“That’s why last week’s incident is so disheartening and so despicable. It’s not who we are as a community. It goes against every value that we hold dear,” Bettencourt said. He hoped that society would be have gotten past such narrow-minded bigotry and vitriol by the 2019.

“Unfortunately, as we saw last week in Peabody, and as we too often see in news headlines across America and around the world, prejudice continues to rear its ugly head. And although we cannot wish it away, we can condemn it swiftly and clearly wherever it bubbles to the surface.”

He said the city does not tolerate the actions of those who accosted the rabbis.

Schusterman said he and his family have been comforted by police visits to their home following the attack. He was also thankful that representatives of so many organizations, such as the Anti-Defamation League, the Combined Jewish Philanthropies and the Deputy Consul General of Israel to New England, were on hand.

He thanked all those who came out for what he called “a rally for good.”

“Thank you for showing up today and being counted and standing by the local Jewish community as I know you would do for any faith that was attacked or maligned. This is a rally against anti-Semitism, against intolerance, but it’s not about me or Rabbi Baron,” said Schusterman. He said he never thought the Facebook post would catch fire the way it did.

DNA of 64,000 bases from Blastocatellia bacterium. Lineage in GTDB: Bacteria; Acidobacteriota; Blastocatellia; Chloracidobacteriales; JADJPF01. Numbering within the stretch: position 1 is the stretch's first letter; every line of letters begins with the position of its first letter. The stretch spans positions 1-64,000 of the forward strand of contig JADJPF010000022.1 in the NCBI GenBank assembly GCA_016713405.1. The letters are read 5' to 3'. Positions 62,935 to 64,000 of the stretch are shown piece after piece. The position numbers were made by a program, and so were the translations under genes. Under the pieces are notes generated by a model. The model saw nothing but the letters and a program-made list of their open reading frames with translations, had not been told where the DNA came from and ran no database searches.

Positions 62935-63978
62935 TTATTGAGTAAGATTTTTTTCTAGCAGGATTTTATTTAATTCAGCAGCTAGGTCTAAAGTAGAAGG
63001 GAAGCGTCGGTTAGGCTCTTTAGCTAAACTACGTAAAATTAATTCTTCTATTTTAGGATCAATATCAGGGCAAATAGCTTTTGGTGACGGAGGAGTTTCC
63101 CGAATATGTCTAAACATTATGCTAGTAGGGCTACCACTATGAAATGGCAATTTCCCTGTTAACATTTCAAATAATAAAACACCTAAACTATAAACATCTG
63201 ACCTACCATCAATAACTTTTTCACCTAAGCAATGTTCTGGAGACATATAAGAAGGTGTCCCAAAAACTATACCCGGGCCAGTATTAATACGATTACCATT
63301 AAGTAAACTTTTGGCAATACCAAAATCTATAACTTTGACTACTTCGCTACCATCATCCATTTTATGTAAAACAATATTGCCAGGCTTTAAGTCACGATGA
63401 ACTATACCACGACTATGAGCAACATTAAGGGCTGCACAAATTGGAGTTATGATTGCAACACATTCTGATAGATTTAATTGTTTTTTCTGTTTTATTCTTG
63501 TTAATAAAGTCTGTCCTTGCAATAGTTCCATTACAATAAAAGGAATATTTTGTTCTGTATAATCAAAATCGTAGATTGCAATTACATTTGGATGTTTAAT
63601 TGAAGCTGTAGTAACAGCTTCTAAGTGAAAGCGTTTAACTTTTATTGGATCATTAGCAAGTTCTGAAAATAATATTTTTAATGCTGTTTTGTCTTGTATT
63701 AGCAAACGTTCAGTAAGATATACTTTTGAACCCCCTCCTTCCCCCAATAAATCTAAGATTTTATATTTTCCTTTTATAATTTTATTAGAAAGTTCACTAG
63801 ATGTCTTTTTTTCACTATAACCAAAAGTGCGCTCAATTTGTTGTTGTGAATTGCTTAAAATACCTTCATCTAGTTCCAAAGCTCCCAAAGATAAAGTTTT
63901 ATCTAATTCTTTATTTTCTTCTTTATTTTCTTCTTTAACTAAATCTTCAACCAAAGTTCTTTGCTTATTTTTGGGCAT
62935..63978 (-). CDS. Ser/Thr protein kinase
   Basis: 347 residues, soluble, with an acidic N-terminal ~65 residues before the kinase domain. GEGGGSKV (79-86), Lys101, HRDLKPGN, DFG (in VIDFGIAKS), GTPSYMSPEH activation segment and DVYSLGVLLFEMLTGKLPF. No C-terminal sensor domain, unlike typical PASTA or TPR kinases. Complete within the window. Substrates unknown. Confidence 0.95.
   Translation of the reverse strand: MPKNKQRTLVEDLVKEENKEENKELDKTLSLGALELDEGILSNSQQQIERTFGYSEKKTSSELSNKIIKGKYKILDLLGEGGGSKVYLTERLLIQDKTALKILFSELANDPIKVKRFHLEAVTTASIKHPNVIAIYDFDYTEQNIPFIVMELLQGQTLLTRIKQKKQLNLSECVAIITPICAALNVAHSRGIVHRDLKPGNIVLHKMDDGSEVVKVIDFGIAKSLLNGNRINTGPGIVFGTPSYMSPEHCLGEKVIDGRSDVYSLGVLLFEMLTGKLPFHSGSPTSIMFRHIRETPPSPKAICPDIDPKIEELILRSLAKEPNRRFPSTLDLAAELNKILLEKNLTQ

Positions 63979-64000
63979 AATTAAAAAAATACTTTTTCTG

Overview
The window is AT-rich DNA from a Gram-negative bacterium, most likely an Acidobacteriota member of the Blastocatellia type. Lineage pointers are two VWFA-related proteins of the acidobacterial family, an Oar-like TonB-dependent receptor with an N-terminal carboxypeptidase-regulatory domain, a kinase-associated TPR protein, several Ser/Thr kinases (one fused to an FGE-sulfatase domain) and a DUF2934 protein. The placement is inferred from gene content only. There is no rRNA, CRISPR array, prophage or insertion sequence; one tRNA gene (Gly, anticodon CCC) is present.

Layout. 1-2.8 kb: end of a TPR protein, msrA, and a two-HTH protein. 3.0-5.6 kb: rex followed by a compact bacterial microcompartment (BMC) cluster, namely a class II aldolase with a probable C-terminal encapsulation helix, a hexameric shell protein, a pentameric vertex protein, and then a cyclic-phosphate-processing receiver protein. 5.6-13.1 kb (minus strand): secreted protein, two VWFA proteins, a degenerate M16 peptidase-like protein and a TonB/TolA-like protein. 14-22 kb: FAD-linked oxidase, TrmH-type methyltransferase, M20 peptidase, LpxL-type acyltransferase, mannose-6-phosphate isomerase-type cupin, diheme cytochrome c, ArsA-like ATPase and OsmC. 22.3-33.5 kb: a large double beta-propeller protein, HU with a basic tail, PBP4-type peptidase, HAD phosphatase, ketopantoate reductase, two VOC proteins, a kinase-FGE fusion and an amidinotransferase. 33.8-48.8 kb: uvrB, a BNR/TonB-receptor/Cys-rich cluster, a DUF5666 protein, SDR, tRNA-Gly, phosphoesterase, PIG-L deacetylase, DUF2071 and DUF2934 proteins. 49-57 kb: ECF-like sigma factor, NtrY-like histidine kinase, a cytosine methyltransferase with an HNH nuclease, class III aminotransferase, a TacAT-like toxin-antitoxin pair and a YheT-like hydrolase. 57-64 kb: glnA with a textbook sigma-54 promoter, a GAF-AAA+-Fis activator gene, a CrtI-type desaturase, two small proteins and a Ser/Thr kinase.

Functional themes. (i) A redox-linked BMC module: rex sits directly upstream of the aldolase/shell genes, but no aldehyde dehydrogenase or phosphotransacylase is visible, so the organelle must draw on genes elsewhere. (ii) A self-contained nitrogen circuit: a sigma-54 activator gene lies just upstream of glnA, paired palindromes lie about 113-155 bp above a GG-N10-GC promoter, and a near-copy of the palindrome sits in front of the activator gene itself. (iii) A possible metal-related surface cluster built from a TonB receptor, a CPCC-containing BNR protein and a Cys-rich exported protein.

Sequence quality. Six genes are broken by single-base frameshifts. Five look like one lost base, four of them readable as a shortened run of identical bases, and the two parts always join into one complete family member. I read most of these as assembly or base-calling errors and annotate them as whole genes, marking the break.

He said if the writing of the post has some substantive good come of it, “then as they say in the Passover Haggadah, dayenu, it would be enough.”

He said when and his wife, Raizel, moved to Peabody 16 years ago, the city prided itself as being a “No Place For Hate,” city. That slogan is being put to the test, but Schusterman said Peabody is still a city that is no place for hate.

He said hiding one’s Jewish identity will not help, and at moments like this, Jews and other oppressed communities need to stand tall.

“The real solution is to root out the hate,” he said. “It needs to be uncool, unwoke to hate.”

Baron said he loves visiting Peabody and Schusterman “and the events of last Saturday have not changed that. I intend to be back and wear my yarmulke proudly and walk down Lowell Street proudly, and hopefully with all of your help, we’ll maintain Peabody as a ‘No Place for Hate’ city.”

Rhonda Gilberg, who chairs the ADL’s North Shore Advisory Committee, said that unfortunately, this is her fifth rally dealing with anti-Semitism in the past year and a half on the North Shore. It’s becoming increasingly dangerous to be Jewish in public.